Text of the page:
Abandoned golf course transformed itself into LEED platinum certified green community
Mirabella, a maintenance-free, gated, 55+ neighborhood in West Bradenton, has an unusual location and development history. The land was originally a golf course that lay fallow for more than a decade. Overgrown with weeds and untamed shrubbery, it was home to an array of Florida wildlife. Residents of Village Green, which surrounded the former links, did not enjoy the blighted view and sightings of coyotes.
Then, in the early 2000s, local developers Marshall Gobuty and Pat Neal decided to partner and create a new neighborhood there, but the real estate recession put their plans on hold. By the time the venture revived in 2015, Neal was busy building other communities throughout the area, and Gobuty had to proceed on his own.
To raise money, he teamed up with an international housing development company created by Florian Lanz. Together, they formed LAGOInvest — the name derived from the first two letters of their last names, Lanz and Gobuty. Marshall became the active, “on the grounds” manager of the project. Pat Neal remained involved as a consultant.
As Marshall’s brother, Jeffrey, who came aboard as sales agent in 2016, remembered, “I saw Pat maybe 12 to 15 times coming to check things out.” He added with a smile, “As far as I could tell, he and my brother were the only two people in Bradenton walking around in the humid, 95-degree weather, wearing suits.”
Jeffrey Gobuty, a realtor with Bee Green Realty, ended up selling 110 of the 160 homes built and is a resident of the community himself. “I love what we have done here,” he said proudly. “What makes Mirabella stand out from other new developments is that Marshall decided to make it a green community. Every home except the two models, is LEED platinum certified. (The acronym stands for Leadership in Energy and Environmental Design an refers to the most widely used green building rating system in the world.)
“It added several months to our build time — which was eight to nine months — because of all the inspections,” Gobuty continued. “But in 1918 we won the Aurora Award for being the most energy efficient community in the country!”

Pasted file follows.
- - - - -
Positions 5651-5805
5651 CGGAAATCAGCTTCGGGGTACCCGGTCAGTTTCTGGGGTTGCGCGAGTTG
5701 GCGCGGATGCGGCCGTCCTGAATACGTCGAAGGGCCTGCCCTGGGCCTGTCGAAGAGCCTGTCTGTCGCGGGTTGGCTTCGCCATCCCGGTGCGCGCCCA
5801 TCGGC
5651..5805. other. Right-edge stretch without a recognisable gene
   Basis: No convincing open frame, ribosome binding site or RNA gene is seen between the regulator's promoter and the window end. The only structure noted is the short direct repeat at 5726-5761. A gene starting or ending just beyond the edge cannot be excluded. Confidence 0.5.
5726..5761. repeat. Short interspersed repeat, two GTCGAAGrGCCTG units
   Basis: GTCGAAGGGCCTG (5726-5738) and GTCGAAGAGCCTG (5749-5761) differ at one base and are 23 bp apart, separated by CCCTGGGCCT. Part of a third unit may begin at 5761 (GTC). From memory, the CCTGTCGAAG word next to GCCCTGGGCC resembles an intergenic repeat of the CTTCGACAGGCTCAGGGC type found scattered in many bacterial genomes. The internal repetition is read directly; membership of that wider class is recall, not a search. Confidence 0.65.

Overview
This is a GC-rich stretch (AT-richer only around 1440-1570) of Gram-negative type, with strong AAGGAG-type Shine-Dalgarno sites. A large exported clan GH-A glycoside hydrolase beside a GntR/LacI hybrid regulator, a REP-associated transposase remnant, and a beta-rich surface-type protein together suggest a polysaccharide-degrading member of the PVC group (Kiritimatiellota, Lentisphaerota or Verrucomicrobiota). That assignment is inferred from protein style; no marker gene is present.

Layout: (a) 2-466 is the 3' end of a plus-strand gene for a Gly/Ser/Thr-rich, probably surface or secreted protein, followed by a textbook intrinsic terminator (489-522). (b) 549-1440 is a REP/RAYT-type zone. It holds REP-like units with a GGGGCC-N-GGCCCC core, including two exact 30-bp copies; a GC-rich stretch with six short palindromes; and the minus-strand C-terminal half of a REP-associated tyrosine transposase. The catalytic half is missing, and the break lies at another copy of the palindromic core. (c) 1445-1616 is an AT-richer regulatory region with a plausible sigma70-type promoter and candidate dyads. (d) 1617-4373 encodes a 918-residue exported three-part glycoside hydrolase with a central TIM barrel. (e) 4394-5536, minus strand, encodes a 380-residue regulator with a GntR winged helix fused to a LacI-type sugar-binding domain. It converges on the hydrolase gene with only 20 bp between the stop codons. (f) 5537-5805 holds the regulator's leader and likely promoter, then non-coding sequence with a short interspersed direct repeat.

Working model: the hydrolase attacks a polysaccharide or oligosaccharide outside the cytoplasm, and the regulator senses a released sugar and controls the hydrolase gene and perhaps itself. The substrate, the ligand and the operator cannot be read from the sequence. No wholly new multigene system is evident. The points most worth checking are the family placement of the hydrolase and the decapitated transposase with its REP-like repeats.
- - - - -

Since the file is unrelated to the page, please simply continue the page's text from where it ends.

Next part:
“Being LEED certified is a big plus,” said Becky O’Steen, who was the original sales agent for Mirabella and sold the first 53 homes in the neighborhood. “The average electric bill is $60 to $70 a month, prorated for the whole year.”
She has two houses listed in Mirabella. One of them has added solar panels and the owners are banking kilowatts with FPL. She also manages two rental residences for an investor. “There are a handful of those, with a six-months minimum lease requirement,” she explained.
The layout of Mirabella is symmetrical. From the gated entrance on 75th Street West, Vista Bella Drive leads past the clubhouse and community swimming pool to a large central, circular meadow, which houses two pickleball courts. From there, Calle Grand Street extends north and south, bisecting the neighborhood and leading to T-intersections whose cross streets end in cul de sacs.
Most of the houses are 2-bedroom, 2-bath, Florida modern design, with attractive, light, reddish-brown tile roofs. The interiors feature flowing, open floor plans adapted from a popular Pat Neal model, high ceilings, and 1,525 square feet of living space.
Twenty-two homes offer three bedrooms and a den. Their creation is another unusual story.
In the early days, a number of couples came from Anna Maria Island. They were looking to downsize but wanted a home large enough for them to have two offices. “So, we added 12 feet to the length, and 225 more square feet of living space,” Gobuty recalled. “Other buyers liked the larger laundry room with a window, closet, and extra storage.
Although a lot of people who came from Michigan, Ohio, Massachusetts, and upstate New York had their primary home up north to begin with, they have since become permanent residents. “Ninety-two percent live here year-round,” said Gobuty. “We are very social — there are parties, card games and other activities in the meeting area of the clubhouse.”
Everyone loves the location — halfway between the barrier island beaches and downtown Bradenton. “It’s easy to get to everything between Cortez Rad and Manatee Avenue,” said O’Steen. Blake Medical Center is less than a mile away. Restaurants, shopping and grocery stores are all within 10-minutes driving distance.
A monthly homeowners association fee of $275 pays for upkeep of the private roads, yard maintenance, a dog park, the community pool and spa, a fitness center, basic cable. Reserves cover roof replacement for the next 40 years and exterior painting every eight years.
Because the land used to be a golf course, there is excellent drainage throughout. All irrigation is done with reclaimed water from the retention ponds throughout the community. Because Mirabella has one of the highest elevations in the area, there is no need for flood insurance.
Currently, there are seven homes for sale in Mirabella, ranging in rice from $364,500 to $399,750.